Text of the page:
The situation is further complicated by the fact that literature also knows of an Otomani settlement named Bakhegy. However during the excavation of Slavic barrows, Budinský-Krička found that they were from a Bronze Age settlement layer and likened its material to that of the Nagyrév culture. On the other hand the publication table shows characteristics of early Otomani culture (Budinský-Krička 1959).

Nándor Fettich and Gyula László excavated Hungarian Conquest age graves on Bak hegy. Unfortunately the documentation of it has been lost, but based on a catalogue of Hungarian Conquest era finds, Tibor Báder placed the excavation’s location on the Bálvány hegy (Báder 1998). Once again, Bronze Age artefacts came to light during the excavation of the graves, which suggest the presence of a massive Bronze Age settlement layer. These Bronze Age finds were placed in the Hungarian National Museum and published by Tibor Kovács in 1982. This assemblage also belongs to the culture’s early phase. This means that near the late cemetery, presumably on the Bálvány hegy where the Slavic and Hungarian Conquest era graves were excavated, an early settlement can also be found, its exact location unknown.

Based on this prior information we attempted to find and identify the site on December 29, 2017.

The end of the Zompod/Zompot hill is crossed by both road and railroad. We collected a vast amount of archaeological finds, mostly undecorated ceramics, on the hill next to the railroad guardhouse. The hill is partially covered with dense shrubs and a pit in the middle that hints at mining; a vertical embankment to the south shows that part of it has been levelled and mined. The southern areas keep increasing in height and we found traces hinting at trenches here. The area is definitely an archaeological site, its age later to be determined.

The area of Malomhomok is well identifiable, even the crucifix depicted on the 1954 map is still present by the roadside. The hillside closer to the river Bodrog is bushy and very rocky while its southern side has a vineyard on it. But the western and southern parts of former hill that were cut off by road are fields, from which we collected a large amount of finds (such as pieces of a portable heard) along with many obsidian raw materials.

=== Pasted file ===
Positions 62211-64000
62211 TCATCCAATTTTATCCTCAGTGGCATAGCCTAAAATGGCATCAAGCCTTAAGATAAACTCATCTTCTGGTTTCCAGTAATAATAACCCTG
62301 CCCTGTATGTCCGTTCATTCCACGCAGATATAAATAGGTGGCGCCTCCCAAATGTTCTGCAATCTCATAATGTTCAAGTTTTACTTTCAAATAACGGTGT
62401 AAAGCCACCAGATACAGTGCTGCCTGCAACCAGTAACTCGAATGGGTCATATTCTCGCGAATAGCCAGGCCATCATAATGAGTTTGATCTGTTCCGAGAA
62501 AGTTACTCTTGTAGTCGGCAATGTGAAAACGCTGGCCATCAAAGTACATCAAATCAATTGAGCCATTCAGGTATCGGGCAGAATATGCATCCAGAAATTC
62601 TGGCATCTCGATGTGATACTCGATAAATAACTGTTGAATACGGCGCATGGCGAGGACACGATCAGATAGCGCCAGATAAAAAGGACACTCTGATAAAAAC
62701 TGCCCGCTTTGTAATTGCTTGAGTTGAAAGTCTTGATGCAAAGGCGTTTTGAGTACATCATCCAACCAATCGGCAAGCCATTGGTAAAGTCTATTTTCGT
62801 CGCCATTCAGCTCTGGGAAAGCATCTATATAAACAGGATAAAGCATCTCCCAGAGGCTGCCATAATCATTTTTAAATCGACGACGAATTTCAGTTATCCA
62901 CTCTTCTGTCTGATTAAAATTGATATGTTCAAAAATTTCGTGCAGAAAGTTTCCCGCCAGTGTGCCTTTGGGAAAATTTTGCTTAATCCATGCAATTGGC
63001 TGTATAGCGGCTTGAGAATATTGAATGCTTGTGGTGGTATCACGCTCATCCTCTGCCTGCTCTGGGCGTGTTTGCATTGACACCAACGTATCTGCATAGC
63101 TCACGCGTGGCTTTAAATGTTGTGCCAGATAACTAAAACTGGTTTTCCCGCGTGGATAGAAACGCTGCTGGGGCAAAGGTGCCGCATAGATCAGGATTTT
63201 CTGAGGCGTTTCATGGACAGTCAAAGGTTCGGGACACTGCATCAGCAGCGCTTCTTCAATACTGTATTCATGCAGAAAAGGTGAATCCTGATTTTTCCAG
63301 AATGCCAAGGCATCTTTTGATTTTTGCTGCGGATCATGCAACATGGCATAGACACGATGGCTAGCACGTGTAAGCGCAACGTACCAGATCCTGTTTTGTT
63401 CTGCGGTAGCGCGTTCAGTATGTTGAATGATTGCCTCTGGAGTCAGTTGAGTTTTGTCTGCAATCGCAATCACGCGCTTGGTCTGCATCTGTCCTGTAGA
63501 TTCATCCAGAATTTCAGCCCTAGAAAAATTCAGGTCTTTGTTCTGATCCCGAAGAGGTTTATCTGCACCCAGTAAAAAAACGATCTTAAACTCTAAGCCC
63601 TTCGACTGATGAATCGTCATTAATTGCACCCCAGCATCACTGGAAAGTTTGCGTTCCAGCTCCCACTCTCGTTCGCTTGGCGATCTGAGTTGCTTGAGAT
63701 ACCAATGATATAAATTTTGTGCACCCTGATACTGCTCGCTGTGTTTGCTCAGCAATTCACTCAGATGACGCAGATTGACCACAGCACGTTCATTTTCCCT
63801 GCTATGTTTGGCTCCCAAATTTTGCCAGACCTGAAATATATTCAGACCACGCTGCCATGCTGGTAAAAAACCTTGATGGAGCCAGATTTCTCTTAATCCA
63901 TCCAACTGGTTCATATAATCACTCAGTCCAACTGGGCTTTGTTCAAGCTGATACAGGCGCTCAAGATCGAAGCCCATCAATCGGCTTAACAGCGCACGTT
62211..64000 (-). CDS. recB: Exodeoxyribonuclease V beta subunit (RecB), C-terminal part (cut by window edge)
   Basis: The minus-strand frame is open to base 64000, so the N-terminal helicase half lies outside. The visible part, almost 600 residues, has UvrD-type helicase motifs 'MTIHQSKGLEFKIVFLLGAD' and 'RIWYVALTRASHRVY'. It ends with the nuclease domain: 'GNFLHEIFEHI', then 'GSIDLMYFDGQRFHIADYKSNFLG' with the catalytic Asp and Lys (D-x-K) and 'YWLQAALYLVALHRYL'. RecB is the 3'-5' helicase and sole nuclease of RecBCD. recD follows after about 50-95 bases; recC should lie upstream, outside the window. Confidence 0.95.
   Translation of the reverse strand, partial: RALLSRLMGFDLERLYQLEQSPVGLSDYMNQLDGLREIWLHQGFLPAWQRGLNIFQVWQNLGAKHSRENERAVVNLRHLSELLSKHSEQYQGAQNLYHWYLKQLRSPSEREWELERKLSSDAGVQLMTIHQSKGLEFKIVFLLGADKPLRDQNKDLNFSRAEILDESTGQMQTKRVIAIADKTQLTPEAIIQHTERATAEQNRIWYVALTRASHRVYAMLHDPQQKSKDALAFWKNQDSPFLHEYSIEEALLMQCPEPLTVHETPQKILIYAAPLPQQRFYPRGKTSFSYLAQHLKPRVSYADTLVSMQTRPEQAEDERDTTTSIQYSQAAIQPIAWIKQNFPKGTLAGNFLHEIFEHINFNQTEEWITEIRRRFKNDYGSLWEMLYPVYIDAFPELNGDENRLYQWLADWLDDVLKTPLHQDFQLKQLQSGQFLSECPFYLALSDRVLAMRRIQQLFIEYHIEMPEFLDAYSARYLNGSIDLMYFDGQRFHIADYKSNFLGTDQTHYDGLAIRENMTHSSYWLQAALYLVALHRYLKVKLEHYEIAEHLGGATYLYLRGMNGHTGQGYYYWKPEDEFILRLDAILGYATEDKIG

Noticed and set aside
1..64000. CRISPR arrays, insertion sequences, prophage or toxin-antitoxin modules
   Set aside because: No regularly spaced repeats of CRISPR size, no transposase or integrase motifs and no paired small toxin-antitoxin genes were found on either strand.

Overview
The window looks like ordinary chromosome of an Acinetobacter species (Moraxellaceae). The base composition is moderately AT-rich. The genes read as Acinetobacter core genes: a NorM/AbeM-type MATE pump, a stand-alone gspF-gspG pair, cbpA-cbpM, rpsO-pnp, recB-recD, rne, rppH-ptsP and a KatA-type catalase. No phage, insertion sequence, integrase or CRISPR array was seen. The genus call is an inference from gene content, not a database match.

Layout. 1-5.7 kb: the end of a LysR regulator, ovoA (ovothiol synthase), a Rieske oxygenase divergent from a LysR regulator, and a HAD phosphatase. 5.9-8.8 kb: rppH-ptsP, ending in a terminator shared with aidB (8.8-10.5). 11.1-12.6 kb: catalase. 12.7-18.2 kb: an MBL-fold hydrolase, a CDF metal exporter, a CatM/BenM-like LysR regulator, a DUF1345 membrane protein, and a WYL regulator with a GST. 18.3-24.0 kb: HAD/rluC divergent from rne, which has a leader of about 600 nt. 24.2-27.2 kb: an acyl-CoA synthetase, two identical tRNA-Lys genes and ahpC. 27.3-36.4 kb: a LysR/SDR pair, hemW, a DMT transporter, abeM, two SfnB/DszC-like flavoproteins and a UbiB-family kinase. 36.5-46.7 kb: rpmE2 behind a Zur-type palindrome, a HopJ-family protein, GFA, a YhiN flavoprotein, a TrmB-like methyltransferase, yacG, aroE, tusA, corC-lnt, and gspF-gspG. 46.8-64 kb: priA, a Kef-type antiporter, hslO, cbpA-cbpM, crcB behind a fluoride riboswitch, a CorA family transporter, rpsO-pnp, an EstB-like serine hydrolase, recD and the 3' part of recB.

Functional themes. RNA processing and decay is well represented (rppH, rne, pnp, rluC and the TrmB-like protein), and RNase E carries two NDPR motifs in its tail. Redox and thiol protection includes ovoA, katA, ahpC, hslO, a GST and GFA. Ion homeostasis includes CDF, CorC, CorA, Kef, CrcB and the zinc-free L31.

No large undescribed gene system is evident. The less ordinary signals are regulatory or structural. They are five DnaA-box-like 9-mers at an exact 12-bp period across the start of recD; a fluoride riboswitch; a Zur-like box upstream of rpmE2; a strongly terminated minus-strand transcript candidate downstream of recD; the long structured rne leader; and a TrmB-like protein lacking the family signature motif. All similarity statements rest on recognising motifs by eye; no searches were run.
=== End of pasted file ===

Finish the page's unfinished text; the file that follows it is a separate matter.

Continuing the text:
The area of the Bálvány hegy cemetery has been built in with houses; its location can only be marked on map.

Climbing to the top of the Bálvány hegy though, we find a circular flat plateau with a diameter of 50 metres which is surrounded by a few metres wide terraced strip. The surface of it cannot be seen as the entirety of the area is covered in tall sedge grass. Every molehill on the plateau’s surface however was rich in archaeological finds. The formation of the mountaintop is verily similar to the shape and size of the early Hatvan culture settlement found at Hernádbüd (for more information, visit http://bronzkor.hu/hernadbud-vardomb/); the assemblage found is from the Bronze Age, but unfit for further identification.

         

Overall we identified four sites during data comparison. The location of the cemetery published by Polla is confirmed along with the settlement named Malomhomok/Kompoš, located 1500 metres north of it. There is a plateau on the top of Bálvány hegy that is certainly a result of conscious landscaping, surrounded by an artificial terrace. Based on our current knowledge this could be the location of the early Bálvány or Bak hegy settlement. The area of Zompod/Zompot is definitely a separate site as well, although its age remains uncertain.

With that in mind it is likely that Maria Novotna may have confused two settlement sites in her 1995 brief summary.

It is possible to perform additional non-invasive surveys at certain parts of the Malomhomok and Bálvány hegy areas, which we plan doing so in the future.

 

Bibliography:

Karol Andel: Výsledok archeologického prieskumu na zemplínsko-užskej nížine v rokoch 1953/54.Vlastivedný Sborník I. Košice 1955, 144-171

Budinský-Krička, V.: Výskum na slovanskom mohylníku v Strede nad Bodrogomr. 1957. Archeol Rozhl 11 (1959), 528-531.

Štefan Janšák: Praveké sídliská s obsidianovou industriou na vychodnom Slovensku. Bratislava 1935

Kovács Tibor: Die terminologischen und chronologischen Probleme der frühen und mittleren Bronzezeit in Ostungarn. In: Atti X. Simp. Int. Neol. Etá Bronzo in Europa. Verona 1982, 153-164.

Belo Polla  Eneolitické nálezy v Strede nad Bodrogom. Archeologické Rozhledy 8, 1956, 640-643

Belo Polla: Birituálne füzesabonyské pohrebisko v Strede nad Bodrogom. Archeologické Rozhledy 10, 1958, 511-515.

Belo Polla: Birituelle Füzesabonyer Begräbnisstätte in Streda nad Bodrogom. In: Pohrebiská zo staršej doby bronzovej na Slovensku I. Bratislava 1960, 299-386.

  1. Soudský – J. Břeň: Archeologický Pruzkum trati družby Košice-Čierna nad Tisou v. r. 1951.ArchRozhl VI (1954) 463-490.